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Ernie Davis
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Breaking Barriers

1961 Heisman winner Ernie Davis

The man's tombstone reads: "Ernie Davis/1961 Heisman Trophy/1939-63"
Becoming the first African-American winner of the Heisman was a defining achievement for Davis, but it did not fully define his brief, graceful life. Because for everything he was on the football field -- record-breaking running back, national champion, No. 1 NFL draft choice and, yes, Heisman winner -- he was considered an even better man off it. "I never met another human being as good as Ernie," said his coach at Syracuse, Ben Schwartzwalder. Except for those who could not handle the idea of a black superstar in college football, respect for Davis was universal. When he won the Heisman, none other than sitting president John F. Kennedy came to New York to meet him. Tragically, both would be gone less than two years later -- Davis succumbing to leukemia, Kennedy being assassinated. There was good reason for Kennedy to be impressed by Davis -- and good reason to give him the Heisman. He broke the Syracuse career rushing and scoring records held by the legendary Jim Brown, and the Orangemen went 26-5 during his three varsity seasons. Still, the voting in 1961 was among the closest in Heisman history. Davis finished just 53 points ahead of Ohio State fullback Bob Ferguson (another African-American), and six different players received more than 50 first-place votes. Davis carried only one of the five voting regions (the East), and each region was won by a different player. John Hadl, Roman Gabriel and Merlin Olsen were top-10 vote getters in 1961 on their way to NFL stardom. Sadly, Davis never got to join them at the game's highest level -- but he did break many barriers and touch many lives in the time he had. Two months before he died, Davis wrote the following in the Saturday Evening Post: "Some people say I am unlucky. I don't believe it. And I don't want to sound as if I am particularly brave or unusual. Sometimes I still get down, and sometimes I feel sorry for myself. Nobody is just one thing all the time. But when I look back I can't call myself unlucky. My 23rd birthday was December 14. In these years I have had more than most people get in a lifetime."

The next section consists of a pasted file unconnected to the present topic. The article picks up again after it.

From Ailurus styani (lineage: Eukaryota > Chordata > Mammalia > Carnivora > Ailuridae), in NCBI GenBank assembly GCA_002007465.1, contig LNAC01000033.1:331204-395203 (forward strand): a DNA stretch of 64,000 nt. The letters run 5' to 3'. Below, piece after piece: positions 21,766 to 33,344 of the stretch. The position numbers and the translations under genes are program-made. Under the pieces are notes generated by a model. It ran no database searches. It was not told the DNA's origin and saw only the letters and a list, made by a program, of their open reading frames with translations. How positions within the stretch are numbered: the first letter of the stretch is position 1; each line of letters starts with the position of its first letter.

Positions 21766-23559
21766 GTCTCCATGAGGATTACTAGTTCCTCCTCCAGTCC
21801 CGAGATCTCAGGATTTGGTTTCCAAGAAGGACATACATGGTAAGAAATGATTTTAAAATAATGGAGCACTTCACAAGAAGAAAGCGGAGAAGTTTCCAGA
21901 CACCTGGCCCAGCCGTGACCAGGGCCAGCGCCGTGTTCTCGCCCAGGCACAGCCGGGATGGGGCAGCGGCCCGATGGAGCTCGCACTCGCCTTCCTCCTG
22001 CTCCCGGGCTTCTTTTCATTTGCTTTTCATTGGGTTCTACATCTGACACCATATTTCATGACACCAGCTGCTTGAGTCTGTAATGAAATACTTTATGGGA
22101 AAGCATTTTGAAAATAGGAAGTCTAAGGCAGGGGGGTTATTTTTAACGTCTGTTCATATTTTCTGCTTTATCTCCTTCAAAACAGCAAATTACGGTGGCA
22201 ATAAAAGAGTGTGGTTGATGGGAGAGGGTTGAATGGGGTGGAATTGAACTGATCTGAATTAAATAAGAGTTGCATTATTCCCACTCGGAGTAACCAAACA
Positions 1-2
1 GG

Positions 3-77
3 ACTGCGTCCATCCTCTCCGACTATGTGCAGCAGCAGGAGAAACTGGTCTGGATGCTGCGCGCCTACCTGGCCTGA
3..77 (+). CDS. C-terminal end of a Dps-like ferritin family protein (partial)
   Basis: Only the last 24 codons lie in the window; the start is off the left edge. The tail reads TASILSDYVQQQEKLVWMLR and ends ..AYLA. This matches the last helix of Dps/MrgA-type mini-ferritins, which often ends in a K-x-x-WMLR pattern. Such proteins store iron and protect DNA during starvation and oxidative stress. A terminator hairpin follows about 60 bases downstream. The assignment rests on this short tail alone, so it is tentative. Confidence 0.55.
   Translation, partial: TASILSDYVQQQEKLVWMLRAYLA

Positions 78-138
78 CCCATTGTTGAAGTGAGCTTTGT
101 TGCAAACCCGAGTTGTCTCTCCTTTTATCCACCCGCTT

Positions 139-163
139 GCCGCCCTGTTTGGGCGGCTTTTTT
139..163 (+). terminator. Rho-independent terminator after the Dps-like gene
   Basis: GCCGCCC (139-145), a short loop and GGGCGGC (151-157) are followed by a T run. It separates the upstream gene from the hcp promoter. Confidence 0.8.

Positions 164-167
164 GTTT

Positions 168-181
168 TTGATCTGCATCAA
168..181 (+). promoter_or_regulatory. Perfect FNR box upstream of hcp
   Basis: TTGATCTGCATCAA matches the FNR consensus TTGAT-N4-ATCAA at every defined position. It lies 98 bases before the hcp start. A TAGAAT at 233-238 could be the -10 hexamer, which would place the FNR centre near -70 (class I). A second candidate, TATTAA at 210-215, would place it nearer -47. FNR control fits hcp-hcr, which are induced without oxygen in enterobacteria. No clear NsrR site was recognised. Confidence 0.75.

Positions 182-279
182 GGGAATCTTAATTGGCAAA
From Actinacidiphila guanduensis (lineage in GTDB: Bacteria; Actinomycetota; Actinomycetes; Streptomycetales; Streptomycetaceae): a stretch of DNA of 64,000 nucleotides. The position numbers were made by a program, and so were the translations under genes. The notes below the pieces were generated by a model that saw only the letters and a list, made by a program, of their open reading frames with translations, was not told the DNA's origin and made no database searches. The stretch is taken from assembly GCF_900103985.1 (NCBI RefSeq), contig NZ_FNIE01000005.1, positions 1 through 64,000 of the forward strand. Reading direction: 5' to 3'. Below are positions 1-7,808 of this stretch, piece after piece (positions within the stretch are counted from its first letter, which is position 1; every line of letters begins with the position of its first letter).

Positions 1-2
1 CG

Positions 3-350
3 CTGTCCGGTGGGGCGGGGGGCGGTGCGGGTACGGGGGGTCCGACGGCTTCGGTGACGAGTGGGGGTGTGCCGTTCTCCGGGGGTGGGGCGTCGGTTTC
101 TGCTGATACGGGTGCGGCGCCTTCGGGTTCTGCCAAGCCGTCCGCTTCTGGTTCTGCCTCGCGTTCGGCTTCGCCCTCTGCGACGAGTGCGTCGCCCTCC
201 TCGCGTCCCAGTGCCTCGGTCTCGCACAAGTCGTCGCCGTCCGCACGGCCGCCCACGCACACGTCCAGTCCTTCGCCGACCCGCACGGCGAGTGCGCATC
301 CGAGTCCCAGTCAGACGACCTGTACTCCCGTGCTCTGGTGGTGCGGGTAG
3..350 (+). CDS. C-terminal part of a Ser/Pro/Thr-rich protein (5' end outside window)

-- Pat Forde


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